Who’s the Real Monster?

There’s been some radio silence here at WeTellATale, partly because the only writing I’ve done in a while has been in the interest of self-promotion (aka shameless bragging). Anyway, here’s the recommendation for the day.

Many of my friends are die-hard manga+anime geeks. They tend to disappear into dark rooms with a laptop and a large packet of cookies, and emerge 36 hours later with dark circles and a manic look, having just read/watched a couple of series non-stop. Well, if you can’t beat ’em, join ’em.

The first manga I tried was Death Note, because that’s where newbies usually start. After getting adjusted to the right to left reading style, I really enjoyed the story progression. It is no less detailed than a text-only novel would be, and can convey ambiguity a lot better; more of the plot is left to your imagination.

Death Note is about an overachieving schoolkid, Light Yagami, who finds a notebook that is capable of killing anyone whose name is written in it. He sets out on a mission to eliminate all ‘evil people’, with the company of a shinigami- death god- who was the previous owner of the book. Not surprisingly, he goes power crazy, and his murders attract the attention of an eccentric detective, L. A cat and mouse game ensues. L is a genius, but Light is no ordinary high schooler, and evades capture by assigning a new dummy killer. There is an incredible plot twist about halfway through, and it looks like Light has won, until two new detectives, M and N (so creative!) join the team. Unfortunately, at around the 70th chapter (out of around a 100), I began to lose interest in the story. Much like the soaps we see on TV, the writers seemed to have resorted to arbitrary plot twists to increase the page count.

Despite the fact that I skimmed through the last part of the book, I would still recommend this manga. 3.5/5. A good manga, and an even better anime, I’ve heard.

Recently, I discovered the MangaRock app. It’s awesome. It has some features of an eBook app- screen dimming, page search and so on. Its homepage has updates on new chapters of popular manga, and allows you to pick a list of websites from where it aggregates the chapters. You can also download whole chapters to read offline. I recommend this, because downloading pictures on mobile 2G is slow and expensive.

So the first manga I downloaded was Monster. The protagonist is Kenzo Tenma, a Japanese surgeon working in Germany. He’s a very promising doctor, and is engaged to the hospital director’s daughter. What more could he ask for? He’s unhappy though. The hospital shows a preference for rich and powerful patients, but he believes that all lives are equal. One day, twin children come to the emergency room. The boy has a bullet in his head, and the girl is in a state of shock. Turns out that she witnessed the murder of her parents and has been traumatized. Tenma is asked to operate on the town’s mayor, but chooses to treat the boy, since he arrived earlier. The mayor dies, they boy is saved, and Tenma is in trouble.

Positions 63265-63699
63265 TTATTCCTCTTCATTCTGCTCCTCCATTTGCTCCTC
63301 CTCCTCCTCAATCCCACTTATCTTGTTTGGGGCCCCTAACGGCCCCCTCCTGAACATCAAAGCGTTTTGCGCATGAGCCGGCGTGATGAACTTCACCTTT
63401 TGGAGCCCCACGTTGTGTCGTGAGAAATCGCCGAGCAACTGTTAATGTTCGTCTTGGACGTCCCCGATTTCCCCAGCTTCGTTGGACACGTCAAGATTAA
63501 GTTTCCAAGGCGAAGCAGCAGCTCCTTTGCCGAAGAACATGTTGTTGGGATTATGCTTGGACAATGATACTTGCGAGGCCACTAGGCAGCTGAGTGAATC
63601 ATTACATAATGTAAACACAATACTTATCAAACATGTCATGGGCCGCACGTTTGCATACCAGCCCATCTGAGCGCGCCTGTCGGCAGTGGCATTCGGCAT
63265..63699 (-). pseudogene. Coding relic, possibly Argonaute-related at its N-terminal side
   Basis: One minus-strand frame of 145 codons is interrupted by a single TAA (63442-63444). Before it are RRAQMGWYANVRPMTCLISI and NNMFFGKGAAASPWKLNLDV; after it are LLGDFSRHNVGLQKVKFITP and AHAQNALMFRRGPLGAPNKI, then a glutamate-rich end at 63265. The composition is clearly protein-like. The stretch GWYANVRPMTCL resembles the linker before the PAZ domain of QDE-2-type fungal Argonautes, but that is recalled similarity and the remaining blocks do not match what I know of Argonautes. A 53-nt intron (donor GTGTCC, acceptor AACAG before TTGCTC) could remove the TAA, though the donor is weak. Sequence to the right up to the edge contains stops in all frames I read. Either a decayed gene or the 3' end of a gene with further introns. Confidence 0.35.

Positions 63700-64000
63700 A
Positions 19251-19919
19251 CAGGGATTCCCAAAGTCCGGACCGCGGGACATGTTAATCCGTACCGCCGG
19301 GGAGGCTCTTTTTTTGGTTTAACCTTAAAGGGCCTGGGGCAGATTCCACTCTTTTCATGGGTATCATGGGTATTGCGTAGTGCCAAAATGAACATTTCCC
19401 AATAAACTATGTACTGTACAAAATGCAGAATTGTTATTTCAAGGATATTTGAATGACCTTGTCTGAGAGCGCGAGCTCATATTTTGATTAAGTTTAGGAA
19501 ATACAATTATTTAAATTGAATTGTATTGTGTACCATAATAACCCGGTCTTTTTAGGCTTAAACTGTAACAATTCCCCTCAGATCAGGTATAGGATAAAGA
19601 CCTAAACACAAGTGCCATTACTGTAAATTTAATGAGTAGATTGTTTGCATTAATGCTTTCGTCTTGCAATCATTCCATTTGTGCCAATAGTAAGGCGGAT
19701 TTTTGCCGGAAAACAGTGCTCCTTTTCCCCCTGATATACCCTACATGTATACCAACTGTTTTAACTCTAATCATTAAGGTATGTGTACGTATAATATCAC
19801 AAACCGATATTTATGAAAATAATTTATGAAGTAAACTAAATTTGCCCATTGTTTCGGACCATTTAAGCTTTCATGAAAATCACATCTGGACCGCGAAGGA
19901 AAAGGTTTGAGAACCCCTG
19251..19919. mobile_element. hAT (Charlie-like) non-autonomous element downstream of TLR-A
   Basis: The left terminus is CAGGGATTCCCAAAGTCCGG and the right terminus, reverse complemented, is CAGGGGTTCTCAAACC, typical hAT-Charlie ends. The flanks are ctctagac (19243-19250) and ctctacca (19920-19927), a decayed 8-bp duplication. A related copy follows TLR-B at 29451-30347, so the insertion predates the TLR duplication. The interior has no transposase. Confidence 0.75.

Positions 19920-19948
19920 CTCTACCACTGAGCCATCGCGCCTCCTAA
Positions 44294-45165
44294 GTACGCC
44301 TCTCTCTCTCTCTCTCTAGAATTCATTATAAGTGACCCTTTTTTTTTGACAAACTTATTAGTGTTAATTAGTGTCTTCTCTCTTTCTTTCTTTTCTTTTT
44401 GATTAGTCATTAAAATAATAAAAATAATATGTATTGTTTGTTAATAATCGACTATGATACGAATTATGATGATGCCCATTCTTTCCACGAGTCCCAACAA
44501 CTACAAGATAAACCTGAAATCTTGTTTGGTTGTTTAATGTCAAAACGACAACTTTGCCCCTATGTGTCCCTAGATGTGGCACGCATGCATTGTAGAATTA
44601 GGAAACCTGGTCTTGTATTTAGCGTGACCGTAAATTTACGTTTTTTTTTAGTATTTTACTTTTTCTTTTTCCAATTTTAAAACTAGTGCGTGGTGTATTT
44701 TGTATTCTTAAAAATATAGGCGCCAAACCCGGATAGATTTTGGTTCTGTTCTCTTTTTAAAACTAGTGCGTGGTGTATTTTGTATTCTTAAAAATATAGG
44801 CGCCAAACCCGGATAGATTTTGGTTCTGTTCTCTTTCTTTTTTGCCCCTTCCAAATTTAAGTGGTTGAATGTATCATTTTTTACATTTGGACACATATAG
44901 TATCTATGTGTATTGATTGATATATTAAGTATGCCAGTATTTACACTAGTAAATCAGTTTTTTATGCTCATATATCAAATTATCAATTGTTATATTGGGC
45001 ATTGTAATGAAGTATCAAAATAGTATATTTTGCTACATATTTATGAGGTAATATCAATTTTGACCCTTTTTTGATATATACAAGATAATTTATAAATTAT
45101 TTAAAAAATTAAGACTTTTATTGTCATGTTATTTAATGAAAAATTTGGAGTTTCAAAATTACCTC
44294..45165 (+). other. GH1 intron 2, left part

Here’s where the story begins. Tenma’s fiancee dumps him, and his future at the hospital is looking bleak. Then (luckily?), the director and another senior doctor are murdered, and in time, Tenma becomes Chief of surgery. Another murder takes place in the hospital. Suspicion falls on him, but he discovers that the boy, Johan, is behind these killings and many others across Germany. Meanwhile, his sister Nina has repressed her memory of the incident and now goes by the name Anna Liebert.

Our hero is wracked with guilt because he saved a child who turned into a ‘monster’ and sets out to find him. Anna, who has gradually regained her memories, joins him in his hunt. It is revealed that the twins had a horrific past, and this has contributed to Johan’s insanity.

The themes of this book are child abuse and negative social conditioning. Johan spent some years of his childhood in Kinderheim 511, an orphanage where a ‘social experiment’ was being carried out- the children were being trained to be murderers. In the course of his search, Tenma encounters the original planners of the experiment (who are still in business!), plus a new neo-Nazis, prostitutes, and other victims of child abuse.

This book has an ambiguous ending, and unlike Death Note, kept me hooked till the end. Like any story of this length (165 chapters!!!) it had many parallel plots that were added halfway through. While they didn’t really contribute to the story, the child abuse theme kept them tied together to some extent.

A very very good, well researched story. Read it for some good entertainment. 4/5

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